House buyers in Norfolk to benefit from changes to stamp duty

PUBLISHED: 10:26 24 November 2017 | UPDATED: 10:30 24 November 2017

Picture: Simon Finlay

Picture: Simon Finlay


Estate agents have said that first time property buyers in Norfolk will benefit from the changes to stamp duty announced in the government’s autumn budget.

With immediate effect stamp duty, a fee paid to the government when a home is bought, will be abolished for first-time buyers on properties worth up to £300,000 or on the first £300,000 of a property worth up to £500,000.

The average property price in Norfolk currently stands at around £250,000, which means many first time buyers will no longer need to pay stamp duty, potentially saving them over £2,000.

Elton Macguire, branch manager of Haart in Dereham, said: “Hopefully this will boost the market next year and help people that really need it to get on the property ladder for the first time.

“This change could give first time buyers a nice head start and we’re hoping it means people can buy a property sooner rather than later as they will no longer need those extra six months to a year where they’d normally have to save for stamp duty funds.”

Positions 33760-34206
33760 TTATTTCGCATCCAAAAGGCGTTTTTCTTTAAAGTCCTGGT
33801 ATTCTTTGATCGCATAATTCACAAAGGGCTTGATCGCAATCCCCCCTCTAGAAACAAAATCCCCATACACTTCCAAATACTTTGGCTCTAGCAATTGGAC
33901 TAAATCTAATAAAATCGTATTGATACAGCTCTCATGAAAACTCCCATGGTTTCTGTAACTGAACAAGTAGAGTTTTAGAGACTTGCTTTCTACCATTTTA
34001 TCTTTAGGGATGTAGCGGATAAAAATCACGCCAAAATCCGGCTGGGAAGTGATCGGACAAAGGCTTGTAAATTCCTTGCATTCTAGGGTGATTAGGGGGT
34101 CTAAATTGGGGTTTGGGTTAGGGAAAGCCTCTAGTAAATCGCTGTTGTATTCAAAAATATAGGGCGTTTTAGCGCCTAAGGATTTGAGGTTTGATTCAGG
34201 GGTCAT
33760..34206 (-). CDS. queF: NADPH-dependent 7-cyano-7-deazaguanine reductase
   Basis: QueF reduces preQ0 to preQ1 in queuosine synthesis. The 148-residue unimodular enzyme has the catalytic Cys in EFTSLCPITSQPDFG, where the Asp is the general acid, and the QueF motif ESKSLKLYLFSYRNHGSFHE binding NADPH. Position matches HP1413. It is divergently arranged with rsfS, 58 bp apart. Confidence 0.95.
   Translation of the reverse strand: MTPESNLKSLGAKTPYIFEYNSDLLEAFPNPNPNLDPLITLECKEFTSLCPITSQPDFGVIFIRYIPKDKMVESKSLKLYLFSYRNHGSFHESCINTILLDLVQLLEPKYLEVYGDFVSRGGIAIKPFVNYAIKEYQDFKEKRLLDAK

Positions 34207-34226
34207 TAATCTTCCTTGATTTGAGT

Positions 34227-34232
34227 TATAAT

Isabelle Glover, an estate agent for Pure North Norfolk, also said she expects Norfolk to benefit from the change.

“I think it is great and a positive change that will help people across Norfolk,” she said.

When Chancellor Philip Hammond announced the measure at the House of Commons on Wednesday, he said: “When we said we would revive the home owning dream in Britain, we meant it.”

However the economic watchdog, Office for Budget Responsibility (OBR), has warned that the measure may not be as beneficial as it initially appears and it could lead to a rise in property prices of about 0.3pc, with the largest increase coming in 2018.

This means that some first-time buyers could find themselves paying more than they otherwise would.

In an interview with Sky News, shadow chancellor John McDonnell also criticised the change. “You only do that when you are increasing housing supply and if you don’t increase housing supply, exactly as the OBR is saying, prices will go up,” he said.

Mr Hammond has rejected the criticisms and highlighted that the government has also pledged to also invest an additional £15 billion into housing with the goal of building 300,000 new homes each year by the mid-2020s.

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